The answer is that they have made progress:

This was explained on another board:

GWR have set up a new driver's grade which includes Sundays as part of the working week.  All new recruits go into that grade.  Existing drivers have been offered incentives to join the grade (and therefore have Sundays in their contracts).

Some have taken up the offer but others, particularly those near the end of their service, have opted to remain with their current conditions.  This is particularly the case at Plymouth and Penzance depots apparently.

I am not sure what arrangements are being made for guards/train managers.

All former 'West' and 'Thames Valley' drivers are now in the 'GWR Driver' grade. 'High Speed' drivers (no commitment to work Sundays) have the option of transferring to the new grade or remaining ringfenced until the grade is redundant through natural wastage. For the 'GWR Drivers' Sunday working is however still not in the working week but has 'Committed Sundays' which are still worked as overtime but with the understanding that the overtime will be worked. This normally averages out at 1 Sunday every three weeks. The problem is that unlike a weekday where two thirds of the  grade will be rostered on duty, Sunday will only see one third of the grade rostered on. Extra Sunday services on most routes has put this model under strain. If several of those rostered on are on annual leave, you already have a shortage of crew with volunteers required to maintain the service level. The problem is exacerbated during school holidays with minimal volunteers.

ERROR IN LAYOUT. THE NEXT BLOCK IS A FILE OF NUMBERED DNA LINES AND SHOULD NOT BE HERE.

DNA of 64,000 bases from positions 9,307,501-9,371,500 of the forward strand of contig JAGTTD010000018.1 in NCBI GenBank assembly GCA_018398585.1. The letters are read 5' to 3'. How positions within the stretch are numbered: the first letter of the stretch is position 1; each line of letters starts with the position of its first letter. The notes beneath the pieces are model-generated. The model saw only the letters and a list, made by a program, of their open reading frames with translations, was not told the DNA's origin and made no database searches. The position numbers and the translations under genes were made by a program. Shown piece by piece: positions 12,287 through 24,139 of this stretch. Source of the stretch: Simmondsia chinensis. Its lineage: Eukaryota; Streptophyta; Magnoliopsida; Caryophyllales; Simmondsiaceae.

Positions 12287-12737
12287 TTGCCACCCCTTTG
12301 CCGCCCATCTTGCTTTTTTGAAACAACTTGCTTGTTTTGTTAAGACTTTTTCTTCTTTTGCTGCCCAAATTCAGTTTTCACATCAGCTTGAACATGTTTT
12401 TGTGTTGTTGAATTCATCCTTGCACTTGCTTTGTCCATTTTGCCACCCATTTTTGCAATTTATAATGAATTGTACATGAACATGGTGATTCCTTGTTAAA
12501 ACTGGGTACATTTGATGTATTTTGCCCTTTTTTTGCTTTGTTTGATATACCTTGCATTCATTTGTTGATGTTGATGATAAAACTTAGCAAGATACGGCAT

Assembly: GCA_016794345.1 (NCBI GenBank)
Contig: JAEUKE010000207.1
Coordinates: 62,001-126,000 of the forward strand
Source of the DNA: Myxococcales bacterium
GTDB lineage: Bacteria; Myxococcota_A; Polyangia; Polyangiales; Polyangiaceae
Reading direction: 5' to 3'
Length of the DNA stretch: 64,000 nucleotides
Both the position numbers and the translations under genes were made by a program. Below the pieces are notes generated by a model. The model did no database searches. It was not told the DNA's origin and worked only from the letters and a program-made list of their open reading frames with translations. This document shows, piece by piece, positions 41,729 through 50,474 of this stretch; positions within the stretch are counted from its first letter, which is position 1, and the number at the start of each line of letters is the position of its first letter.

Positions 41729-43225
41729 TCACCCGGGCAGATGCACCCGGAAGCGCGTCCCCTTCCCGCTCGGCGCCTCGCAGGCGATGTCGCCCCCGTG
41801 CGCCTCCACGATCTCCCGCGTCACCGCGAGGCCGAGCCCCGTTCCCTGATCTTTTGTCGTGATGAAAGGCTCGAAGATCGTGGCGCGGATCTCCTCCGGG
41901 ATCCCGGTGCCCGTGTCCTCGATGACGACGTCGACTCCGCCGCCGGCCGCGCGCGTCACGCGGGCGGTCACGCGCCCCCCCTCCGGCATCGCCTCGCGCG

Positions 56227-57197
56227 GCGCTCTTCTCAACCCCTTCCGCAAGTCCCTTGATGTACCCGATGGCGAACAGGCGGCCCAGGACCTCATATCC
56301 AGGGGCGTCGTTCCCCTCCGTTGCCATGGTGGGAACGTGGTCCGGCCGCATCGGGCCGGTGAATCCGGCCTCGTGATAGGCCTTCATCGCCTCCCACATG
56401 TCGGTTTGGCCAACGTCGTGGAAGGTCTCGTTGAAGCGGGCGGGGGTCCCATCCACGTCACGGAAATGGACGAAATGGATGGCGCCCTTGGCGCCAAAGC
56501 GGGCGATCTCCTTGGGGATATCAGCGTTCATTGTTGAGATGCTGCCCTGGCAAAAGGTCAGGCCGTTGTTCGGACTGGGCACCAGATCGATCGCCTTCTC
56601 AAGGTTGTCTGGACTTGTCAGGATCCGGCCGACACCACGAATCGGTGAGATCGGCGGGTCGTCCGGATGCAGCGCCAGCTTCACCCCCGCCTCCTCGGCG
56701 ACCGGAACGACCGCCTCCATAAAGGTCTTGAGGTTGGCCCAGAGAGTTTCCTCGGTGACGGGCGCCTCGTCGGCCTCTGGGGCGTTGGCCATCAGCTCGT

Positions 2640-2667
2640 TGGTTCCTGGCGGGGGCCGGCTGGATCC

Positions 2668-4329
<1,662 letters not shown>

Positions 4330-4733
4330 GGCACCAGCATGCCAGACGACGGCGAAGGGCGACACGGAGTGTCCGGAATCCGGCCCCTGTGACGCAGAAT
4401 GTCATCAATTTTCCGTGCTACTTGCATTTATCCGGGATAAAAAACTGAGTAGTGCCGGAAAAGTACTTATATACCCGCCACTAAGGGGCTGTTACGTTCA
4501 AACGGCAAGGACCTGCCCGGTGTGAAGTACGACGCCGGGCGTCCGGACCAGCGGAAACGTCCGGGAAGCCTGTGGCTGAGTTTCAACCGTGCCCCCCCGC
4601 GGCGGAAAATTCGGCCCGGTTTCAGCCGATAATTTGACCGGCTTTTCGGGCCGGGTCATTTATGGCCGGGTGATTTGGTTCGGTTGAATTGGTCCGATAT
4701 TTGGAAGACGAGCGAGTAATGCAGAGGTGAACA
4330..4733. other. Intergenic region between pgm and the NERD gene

Excellent summary by RA.  Iíll add to it if I may. 

Very few HSS drivers have taken the option of transferring to the GWR driver grade.  As there becomes less and HSS drivers through natural wastage it might reach a tipping point where the rest will follow.  Also, next year, pay parity is achieved - currently GWR ones earn thousands less than HSS ones.

Finally, with all drivers, no sick pay is paid if they donít come in for their committed Sunday shifts.  The extra money has been traditionally enough to get enough volunteers in.  Higher basic wages mean less people are inclined to volunteer at the sane time as more trains are needed to run.  Come Decemberís timetable and pay increases next year, that is only likely to get worse.

I really canít see how Sunday can be effectively resourced, summer time especially, with all the additional trains in the new timetable unless Sunday shifts are brought into the working week. 

Even if all drivers are on the GWR grade committed Sunday deal - note that most cancellations today were on services crewed by former West grade drivers, all of which are now GWR grade drivers and therefore have committed Sundays.



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AMLAG
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« Reply #1153 on: August 25, 2019, 06:20:11 pm »

There would seem to be a very good case for TOCS reviewing the level of service required at Bank Holiday times.
This would help avoid unplanned cancellations due to resource issues and over provision of services; particularly on BH Sunday and Monday mornings.
Looking in the current very useful and easy to use GWR TOC Guide to Services TT Book  there seem no trains shown as BHX(Bank Holiday Excepted), which used to be a standard practice some years ago for very good operational and commercial reasons.
 
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martyjon
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« Reply #1154 on: August 25, 2019, 06:30:27 pm »

Somebody has taken it to them to make a parody GWR account and reply to the complaints instead..
https://twitter.com/Custome08903108